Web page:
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Innovation used to be very important. Now, in a world still dealing with the aftermath of a pandemic, it’s critically necessary. Every industry, big or small, has been affected by Covid-19 and was forced to take immediate action to change the “normal way” of doing things. In a nutshell, we were all compelled to step out of our comfort zones and think of different ways to achieve survival, or better yet, winning results.
Innovation is the driving force behind development and growth across businesses. I’ve seen firsthand how some of my colleagues not only adopted this new reality, but also worked it to their advantage.
Industry research shows that 75% of companies claim to make innovation one of their top three priorities, in line with the increasing demand from consumers to give them new options to face the current state of our world.
Now, that doesn’t mean that all companies are innovators. Some embrace innovation (rather well, I might add) but are not necessarily on the front lines of cutting-edge technologies, products or services. And that’s okay; we also need those types of companies to benchmark how diverse success factors can be applied across different industries.
Related: Innovate or Die
Fear prevents companies from moving forward
Innovation doesn’t come easy though. It is a complex process with many different stages and inherent risks that you must understand, evaluate and manage. It’s got a hefty price in terms of resources, time, capital and human involvement. Add to the mix that we are all dealing with some of the most uncertain, complex times this generation has had to face, and it can be even more complicated.
Naturally, businesses are not entirely sure about the value of some types of innovation. In our case, even though our solutions have yielded significant improvements in the way our clients operate, perform and achieve, we still face a degree of resistance that can be challenging to overthrow.
What’s behind this resistance? I’ve come to realize that the fear of failure is one of the biggest blockers that prevents prospects from taking the leap and adopting a new way of doing things. Almost everyone shies away from being blamed in case things go awry.
In companies where the culture of innovation is not highly valued, employees usually hold no power to lead initiatives or bring new ideas to the table, regardless of whether those ideas are likely to lead to failure or success. Without support for innovation and properly outlined resources dedicated to these efforts, there’s an inevitable shortage of ideas from employees.
Leadership teams must play an active role in innovation
Some business models and organizational structures can become barriers to innovation unless leadership teams take effective measures to remediate how new ideas, technologies and resources are embraced and adopted.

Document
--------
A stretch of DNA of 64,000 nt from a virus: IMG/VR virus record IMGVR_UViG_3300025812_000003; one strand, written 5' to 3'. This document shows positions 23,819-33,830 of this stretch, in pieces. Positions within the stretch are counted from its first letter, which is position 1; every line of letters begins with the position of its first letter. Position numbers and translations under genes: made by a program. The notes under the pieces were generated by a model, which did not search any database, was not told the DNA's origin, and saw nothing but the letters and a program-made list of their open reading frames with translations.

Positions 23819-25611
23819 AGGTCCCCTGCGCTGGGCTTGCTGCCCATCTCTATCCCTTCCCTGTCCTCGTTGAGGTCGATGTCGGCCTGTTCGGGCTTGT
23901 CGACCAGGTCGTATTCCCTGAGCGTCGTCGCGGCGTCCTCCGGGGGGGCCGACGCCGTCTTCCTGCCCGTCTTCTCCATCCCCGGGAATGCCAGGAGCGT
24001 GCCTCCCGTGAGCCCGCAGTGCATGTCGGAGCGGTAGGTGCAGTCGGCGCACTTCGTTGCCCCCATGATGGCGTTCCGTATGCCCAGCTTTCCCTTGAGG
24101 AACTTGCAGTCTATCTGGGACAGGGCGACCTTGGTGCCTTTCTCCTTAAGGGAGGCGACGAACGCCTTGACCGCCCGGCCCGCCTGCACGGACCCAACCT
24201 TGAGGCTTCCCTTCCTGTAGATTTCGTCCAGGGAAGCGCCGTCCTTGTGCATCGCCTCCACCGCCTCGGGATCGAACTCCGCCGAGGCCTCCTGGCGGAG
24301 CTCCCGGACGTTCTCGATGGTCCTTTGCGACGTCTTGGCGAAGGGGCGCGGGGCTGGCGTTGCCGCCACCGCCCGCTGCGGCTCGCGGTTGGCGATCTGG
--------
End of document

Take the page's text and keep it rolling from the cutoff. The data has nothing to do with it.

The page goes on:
Generally, it’s the fear of making a different choice that holds innovative processes back. When looking at the list of the most innovative companies in the world and how they outperformed others during the Covid-19 crisis, they have several aspects in common: commitment, readiness and, most of all, a fearlessness when it came to taking the leap and doing something outside of the box.
But don’t take my word for it. Look at what Pfizer did right when the pandemic was declared. Instead of trying to conquer a moving, uncertain landscape on its own, the company partnered with BioNTech, not only to reduce the time to create a vaccine from years to one year, but also to ramp up production and have sufficient distribution prowess to deliver much-needed vaccines to the world.
And what about big-name retailers like Amazon, Target and Walmart? They all benefited from heavy investment in their online ecommerce platforms, taking home deliveries to new heights and making them a prized offering in times where going out freely was not safe. Other companies like the industrial GE and Siemens took advantage of AI to find new uses for their data, achieving operational efficiencies.
Remote work also prompted leaders to think of innovative ways to support effective communication and collaboration. The year 2020 brought many challenges, but it also brought many innovations that will continue to shape our world for years to come.
Who should be responsible for driving innovation in a company?
But one question continues to linger: Who should be responsible for driving innovation in a company? The employees? The performance manager? The leadership team? Executives? The organizational culture team?
From where I’m standing, leadership matters greatly and should be the focal point when talking about innovation, but realistically, innovation is a holistic result of everyone’s inputs and ideas that, when fully built and realized, can yield greater results than if only one person were driving the innovation efforts.
I think about my company and the many struggles we had to battle during 2020. I also think about that exact feeling of fearlessness I spoke about earlier, which I saw exemplified in each one of my colleagues who were eager to grab the bull by the horns and deal with whatever cards we were dealt. They inspired me not to fear failure, and I wanted that feeling to trickle down to the entire team: our collaborators, clients and investors … For companies and leaders who can’t shake off the feeling of fear, here’s what I suggest:
- There is no time for fear when you are a leader and have a real goal or dream. Just act.
- Innovate and change yourself and the environment around you; otherwise, be ready to lose. Innovators are winning the race. And yes, they also make mistakes; they also fail, fail fast, stay resilient to move on and keep fighting till the end.
- Be realistic; don’t be blinded by your dream. Regularly verify hypotheses, results, the market and industry you strive to conquer.
Related: The Power of Innovation